Get our free email newsletter with just one click

The American Clock review at Old Vic, London – ‘moments of excellence’

Clarke Peters in The American Clock at Old Vic, London. Photo: Manuel Harlan
by -

There’s a great deal this lesser-known Arthur Miller play has in common with the other lesser-known Arthur Miller play that opened up the road earlier this week, The Price. Both are autobiographical, both look at the devastation of the Great Depression, the rotten precipice of capitalism, and both even have an amusing elderly Jewish character and a ham radio.

But, where The Price was fairly run-of-the-Miller in terms of structure and theme, this 1980 creation presents itself as something altogether different. Miller called it a ‘vaudeville’ and, in between snapshots that roughly follow a family as they lose everything in 1930s New York, there are big old song and dance numbers.

Director Rachel Chavkin makes exciting work (she has also just directed Hadestown at the National) and her big idea here is to take the central family – Moe, Rose and Lee Baum – and give the roles to three sets of actors. One family is white, one South Asian, one African American, each family taking it in turns.

Their story is broken up like shrapnel and scattered among a lot of busy stage stuff. Every time it settles into familiar Miller territory – bickering families, weighty themes – Chavkin pushes back and adds a burst of wild Charleston dance or a shower of rain.

Other scenes, other stories and characters intrude too, lending the production a constant, unsettled feeling of montage, but without the rapidity required to make that successful – the sheer number of scenes makes the play flash by too quickly, but at the same time the number of scene changes slows things down.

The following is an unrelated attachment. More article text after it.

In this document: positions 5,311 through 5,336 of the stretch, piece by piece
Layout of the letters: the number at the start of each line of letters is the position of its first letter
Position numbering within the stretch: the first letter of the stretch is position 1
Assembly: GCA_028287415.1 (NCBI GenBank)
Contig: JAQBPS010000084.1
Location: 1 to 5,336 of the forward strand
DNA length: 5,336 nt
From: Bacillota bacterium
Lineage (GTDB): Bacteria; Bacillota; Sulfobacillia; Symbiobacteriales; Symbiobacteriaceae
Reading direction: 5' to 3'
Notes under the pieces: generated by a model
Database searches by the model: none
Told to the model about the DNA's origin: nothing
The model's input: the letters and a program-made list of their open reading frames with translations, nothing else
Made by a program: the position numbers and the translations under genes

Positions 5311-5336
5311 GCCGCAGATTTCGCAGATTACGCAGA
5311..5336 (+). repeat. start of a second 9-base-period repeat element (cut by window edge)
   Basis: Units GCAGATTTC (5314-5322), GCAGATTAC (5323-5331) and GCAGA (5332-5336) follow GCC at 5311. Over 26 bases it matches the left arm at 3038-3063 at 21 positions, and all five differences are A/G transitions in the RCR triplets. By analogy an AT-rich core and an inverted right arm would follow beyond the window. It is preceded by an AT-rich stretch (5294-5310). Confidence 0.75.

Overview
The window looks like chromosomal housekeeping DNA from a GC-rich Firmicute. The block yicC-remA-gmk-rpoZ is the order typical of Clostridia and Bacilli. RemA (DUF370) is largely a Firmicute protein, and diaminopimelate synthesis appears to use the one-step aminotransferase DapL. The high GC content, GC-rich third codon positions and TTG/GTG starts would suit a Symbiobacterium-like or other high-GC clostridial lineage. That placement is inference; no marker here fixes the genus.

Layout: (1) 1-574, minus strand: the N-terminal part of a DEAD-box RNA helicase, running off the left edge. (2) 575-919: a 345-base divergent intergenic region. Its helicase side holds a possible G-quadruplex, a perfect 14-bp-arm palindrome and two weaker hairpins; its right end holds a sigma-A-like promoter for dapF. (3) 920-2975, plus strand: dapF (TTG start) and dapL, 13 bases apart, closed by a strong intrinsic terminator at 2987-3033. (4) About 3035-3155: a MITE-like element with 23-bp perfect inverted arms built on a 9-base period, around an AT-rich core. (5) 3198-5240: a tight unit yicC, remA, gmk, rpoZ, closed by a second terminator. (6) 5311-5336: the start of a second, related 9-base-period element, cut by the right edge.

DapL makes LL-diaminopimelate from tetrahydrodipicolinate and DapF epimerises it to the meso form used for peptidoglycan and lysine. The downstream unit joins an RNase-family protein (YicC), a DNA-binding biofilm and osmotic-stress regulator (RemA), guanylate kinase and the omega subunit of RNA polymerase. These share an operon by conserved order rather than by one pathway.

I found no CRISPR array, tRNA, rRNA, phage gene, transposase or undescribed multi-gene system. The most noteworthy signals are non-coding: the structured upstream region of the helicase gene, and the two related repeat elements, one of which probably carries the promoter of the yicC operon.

There’s a fine cast here, though, including Clarke Peters as the narrator. His calm and sincere delivery contains in it a striking sadness. Beside him is the ever-powerful Golda Rosheuvel, who comes close to stealing the show, first as a rabble-rousing communist giving a storming speech, and then as Rose 3 suffering a nervous breakdown while waiting for the bailiffs to come calling.

Fred Haig, Taheen Modak and Jyuddah Jaymes all make marks in their own way as the three versions of Lee, and Clare Burt’s bruised dignity creates a moving Rose 1.

It feels like Miller, who based a lot of the play not only on his own life, but on a book called Hard Times: An Oral History of the Great Depression, is trying out exercises in wretchedness, from the mother selling her beloved piano to the man who collapses in the welfare office because he hasn’t eaten for days. It’s an unrelenting parade of acts of desperation and debasement, and acutely sad to watch.

That makes for a hard contrast with the whirling dance interludes that Chavkin and choreographer Ann Yee bring to the show, set to period songs given driving remixes by composer Justin Ellington. They’re pure fun, but their joy sits heavily alongside the utter misery of the characters’ lives.

Each component is tautly done, and often riveting. It’s the sum that’s the problem. There’s no mesh. And while excellence shines in individual moments, the entirety is too ponderous and fussy to have its full effect.

Hadestown review at National Theatre, London – ‘stunning new folk opera’

We need your help…

When you subscribe to The Stage, you’re investing in our journalism. And our journalism is invested in supporting theatre and the performing arts.

The Stage is a family business, operated by the same family since we were founded in 1880. We do not receive government funding. We are not owned by a large corporation. Our editorial is not dictated by ticket sales.

We are fully independent, but this means we rely on revenue from readers to survive.

Help us continue to report on great work across the UK, champion new talent and keep up our investigative journalism that holds the powerful to account. Your subscription helps ensure our journalism can continue.

Subscribers to The Stage get 10% off The Stage Tickets’ price
Bruising but overly busy revival of Arthur Miller’s lesser-known play about the Great Depression